Saturday, September 5, 2020

A Weekend of Writing

Just a quick update post. I'm spending my weekend doing something I've wanted to do for years - I decided to join the International 3-Day Novel Contest. Every year, people around the world spend Labor Day weekend hunched over their computer or notebook, trying to write approximately 100 double-spaced pages (or more) of a complete novel. Writers submit their work, and in the Spring, the winner gets their book published by Anvil Press.

I'm stocked up on groceries, my dog is staying with a friend (who has also agreed to sign my witness affidavit, that I followed the rules of writing, most importantly that writing only occurred between Saturday from 12:00 am until Monday at 11:59 pm), and I've got 27 pages written. Let's do this.



Saturday, August 15, 2020

Pets and Quarantine

I'm so thankful to have my sweet boy, Zeppelin, in my life. And when quarantine/shelter-in-place began, I was especially thankful to have him, because otherwise, I would have been completely alone. Unsurprisingly, a recent study found I'm not the only one to feel this way:

Animal shelters across the country are being completely cleared out as people seek out creature comfort. In fact, more than one in four 18-37-year-olds with pets got their new friend during quarantine.1 Pets are bringing much-needed doses of positivity: two-thirds of Gen Z and Millennials living with pets agree their pet has helped them stay positive during this time.1

Pets are not only showing up in homes—we are seeing them brighten up our feeds, too. Online conversation around pet adoption spiked in mid-March, up 50% from the weekly average.5 Whether they have a furry friend or not, 80% of Gen Z and Millennials say seeing animal content on social media makes them happy, and 74% agree that they find comfort in animal content on social media.1 Additionally, pet-related hashtags such as #MeetMyPet, #PetRoutine, and #TreatYourPet have been trending on TikTok throughout the pandemic.

In fact, 68% of respondents said their pet helped them feel less alone, 65% said their pet helped them to "stay sane" during the pandemic, 54% believe having a pet has made them be healthier, and 39% said they'd been talking to their pet more during quarantine (guilty).

If you wish you had a four-legged friend during this difficult time, there are tons in need of a good home! I'm so glad this sweet guy is part of mine:


Wednesday, August 12, 2020

Creating Things

 Normally, this time of year, we'd be getting excited for my choir's new season and rehearsals to begin in early September. Sadly, with the pandemic, it's unlikely we'll be getting together then, and I'm not sure how long it will take before it's safe and people begin feeling comfortable gathering in such a way. So I've been seeking out ways to keep some creativity in my life.

I've started drawing again, something I haven't done in years. I'm a bit rusty but hey - practice practice, right? I started with some pretty flowers from my parents' backyard, in a combination of soft chalk pastels (my favorite medium) and colored pencil:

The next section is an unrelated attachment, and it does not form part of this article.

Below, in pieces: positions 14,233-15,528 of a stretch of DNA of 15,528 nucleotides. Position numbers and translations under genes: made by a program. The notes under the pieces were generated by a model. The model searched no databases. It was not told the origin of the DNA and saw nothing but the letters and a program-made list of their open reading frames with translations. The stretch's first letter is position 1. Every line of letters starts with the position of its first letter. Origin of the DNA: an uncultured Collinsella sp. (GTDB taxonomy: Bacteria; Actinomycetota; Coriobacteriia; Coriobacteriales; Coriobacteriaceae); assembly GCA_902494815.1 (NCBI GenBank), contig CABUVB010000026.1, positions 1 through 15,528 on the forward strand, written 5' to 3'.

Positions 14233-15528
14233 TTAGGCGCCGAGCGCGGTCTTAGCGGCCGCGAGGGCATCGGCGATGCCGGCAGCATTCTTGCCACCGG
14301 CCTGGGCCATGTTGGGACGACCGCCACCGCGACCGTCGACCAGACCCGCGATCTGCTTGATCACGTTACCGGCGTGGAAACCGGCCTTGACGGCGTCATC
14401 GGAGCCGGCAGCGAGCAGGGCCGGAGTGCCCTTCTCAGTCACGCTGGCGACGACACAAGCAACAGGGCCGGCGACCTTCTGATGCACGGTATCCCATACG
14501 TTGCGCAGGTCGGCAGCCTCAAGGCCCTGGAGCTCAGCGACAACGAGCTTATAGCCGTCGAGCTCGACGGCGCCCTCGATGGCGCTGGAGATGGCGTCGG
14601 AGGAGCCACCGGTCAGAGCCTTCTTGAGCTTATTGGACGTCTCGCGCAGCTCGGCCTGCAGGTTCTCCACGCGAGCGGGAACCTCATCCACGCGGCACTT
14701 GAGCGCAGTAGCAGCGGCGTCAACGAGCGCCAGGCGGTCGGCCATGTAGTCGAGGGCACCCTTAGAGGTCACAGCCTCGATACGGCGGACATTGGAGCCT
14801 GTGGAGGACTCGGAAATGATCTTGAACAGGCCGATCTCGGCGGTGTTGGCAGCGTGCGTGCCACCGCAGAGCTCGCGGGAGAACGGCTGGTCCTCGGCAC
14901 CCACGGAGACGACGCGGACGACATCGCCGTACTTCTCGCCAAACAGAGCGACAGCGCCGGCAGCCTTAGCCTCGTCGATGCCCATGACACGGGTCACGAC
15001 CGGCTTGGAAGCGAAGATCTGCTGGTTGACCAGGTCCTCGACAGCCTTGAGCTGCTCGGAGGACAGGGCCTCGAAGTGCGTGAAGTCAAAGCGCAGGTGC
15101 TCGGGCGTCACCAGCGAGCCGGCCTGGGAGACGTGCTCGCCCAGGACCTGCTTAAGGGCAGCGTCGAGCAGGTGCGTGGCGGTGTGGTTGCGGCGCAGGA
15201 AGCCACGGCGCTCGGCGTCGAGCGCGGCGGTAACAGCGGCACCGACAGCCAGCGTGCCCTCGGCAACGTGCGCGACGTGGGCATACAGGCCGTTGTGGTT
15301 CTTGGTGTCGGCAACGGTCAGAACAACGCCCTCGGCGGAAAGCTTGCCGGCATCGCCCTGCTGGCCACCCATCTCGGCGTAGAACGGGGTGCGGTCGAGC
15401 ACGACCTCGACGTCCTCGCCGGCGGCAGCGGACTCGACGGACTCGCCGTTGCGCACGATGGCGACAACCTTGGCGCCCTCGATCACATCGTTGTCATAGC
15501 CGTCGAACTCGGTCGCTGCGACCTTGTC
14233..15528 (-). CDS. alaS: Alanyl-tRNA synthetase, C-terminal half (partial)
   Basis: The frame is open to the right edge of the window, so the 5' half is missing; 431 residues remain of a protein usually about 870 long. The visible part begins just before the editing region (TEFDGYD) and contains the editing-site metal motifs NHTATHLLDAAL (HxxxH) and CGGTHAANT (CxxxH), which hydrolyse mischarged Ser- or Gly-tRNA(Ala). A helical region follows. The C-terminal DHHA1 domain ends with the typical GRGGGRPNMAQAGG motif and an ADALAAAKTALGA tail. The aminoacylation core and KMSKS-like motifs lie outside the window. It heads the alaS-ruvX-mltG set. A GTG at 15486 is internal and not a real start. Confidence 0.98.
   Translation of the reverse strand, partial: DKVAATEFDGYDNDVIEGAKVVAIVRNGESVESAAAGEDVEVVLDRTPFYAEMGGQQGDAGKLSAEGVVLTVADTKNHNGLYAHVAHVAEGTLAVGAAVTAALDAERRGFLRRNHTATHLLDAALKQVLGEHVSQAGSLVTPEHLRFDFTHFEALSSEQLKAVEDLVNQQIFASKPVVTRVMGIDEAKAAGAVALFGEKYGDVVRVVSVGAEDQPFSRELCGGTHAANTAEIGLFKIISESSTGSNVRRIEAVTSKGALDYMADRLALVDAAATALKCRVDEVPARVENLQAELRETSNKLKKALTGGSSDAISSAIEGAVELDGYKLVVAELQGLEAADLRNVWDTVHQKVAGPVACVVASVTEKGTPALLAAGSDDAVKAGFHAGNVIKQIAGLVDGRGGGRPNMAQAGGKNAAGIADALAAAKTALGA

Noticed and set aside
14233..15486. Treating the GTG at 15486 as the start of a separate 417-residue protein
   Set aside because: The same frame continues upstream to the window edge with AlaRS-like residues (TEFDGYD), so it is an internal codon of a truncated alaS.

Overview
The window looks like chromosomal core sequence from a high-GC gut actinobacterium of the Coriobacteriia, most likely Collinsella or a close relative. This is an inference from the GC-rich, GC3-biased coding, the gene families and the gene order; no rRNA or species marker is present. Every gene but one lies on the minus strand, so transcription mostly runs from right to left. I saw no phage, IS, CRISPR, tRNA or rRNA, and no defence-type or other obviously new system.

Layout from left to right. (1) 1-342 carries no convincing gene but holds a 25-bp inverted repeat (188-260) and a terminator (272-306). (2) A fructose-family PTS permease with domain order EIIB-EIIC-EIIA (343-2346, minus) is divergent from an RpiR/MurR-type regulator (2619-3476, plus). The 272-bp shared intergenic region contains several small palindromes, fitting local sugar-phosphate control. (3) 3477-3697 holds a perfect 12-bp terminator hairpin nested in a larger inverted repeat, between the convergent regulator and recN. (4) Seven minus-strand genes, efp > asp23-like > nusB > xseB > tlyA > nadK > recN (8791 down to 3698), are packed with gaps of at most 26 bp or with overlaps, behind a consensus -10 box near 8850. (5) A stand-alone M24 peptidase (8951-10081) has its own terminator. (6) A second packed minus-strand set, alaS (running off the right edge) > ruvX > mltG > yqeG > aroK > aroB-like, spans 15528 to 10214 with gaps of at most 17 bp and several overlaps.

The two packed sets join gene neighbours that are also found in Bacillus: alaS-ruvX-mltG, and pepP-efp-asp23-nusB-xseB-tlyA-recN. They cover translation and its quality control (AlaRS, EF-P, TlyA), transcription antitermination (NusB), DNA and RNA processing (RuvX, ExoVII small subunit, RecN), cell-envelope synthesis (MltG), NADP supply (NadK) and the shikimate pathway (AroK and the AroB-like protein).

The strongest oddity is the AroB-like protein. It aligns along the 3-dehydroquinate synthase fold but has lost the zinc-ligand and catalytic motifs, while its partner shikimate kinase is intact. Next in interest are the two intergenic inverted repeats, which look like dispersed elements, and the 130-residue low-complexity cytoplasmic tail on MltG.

And my next project is going to be a self-portrait, something I've never done before. Some early work with pencil that I'll fill in soon (thinking again a combo of colored pencil and chalk pastels):

I also had some fun putting together a Lego Architecture set of Paris:




What mainly sparked this round of creativity was writing and recording an arrangement for my choir's virtual benefit. I had so much fun with that, I'm going to keep doing it! I'm planning to share that video soon, and have also started recording some other a cappella arrangements I plan on sharing. 

And lastly, because I needed to bring Zep into the fun too, I've finally set up an Instagram for him. If you're on the 'gram, you can follow him here: https://www.instagram.com/zeppelinblackdog/

Tuesday, August 11, 2020

Coronavirus "Truthers" and Men Without Masks

Two articles related to coronavirus crossed my newsfeed this morning. First is an inside look at the various Coronavirus "Truth" sites on Facebook, which peddle a variety of misinformation - from the argument that mask-wearing is a prelude to the imposition of Sharia law to masks as a way to increase child sex trafficking:

Just searching “coronavirus” will take you to a host of legitimate resources: pages for the CDC, the World Health Organization and the American Medical Association. But add a word like “truth” and suddenly you’re on a different planet: groups that exist as safe spaces for coronavirus skeptics to share theories of what’s really going on.

For every post or meme that bears a “False Information” label and links to fact-checking sites, there are dozens that elude this moderation, often as they do not present a debunkable statement. How exactly are you supposed to disprove the notion that face-mask enforcement is a prelude to some requirement that women wear the Muslim niqab?

The misinformation is so diversified (yet interconnected and overlapping) that you are bound to find your personal bogeyman at the bottom of the rabbit hole. These memes and talking points are made to frighten while appealing to your “common sense,” to flatter your intellect as it suckers you in with specious “logic” and emotional whataboutery.

Sadly, I've seen a lot of these memes and specious arguments on the pages of friends and acquaintances.

The second article discusses research that attempts to explain why men are being hit harder with Coronavirus: performative masculinity: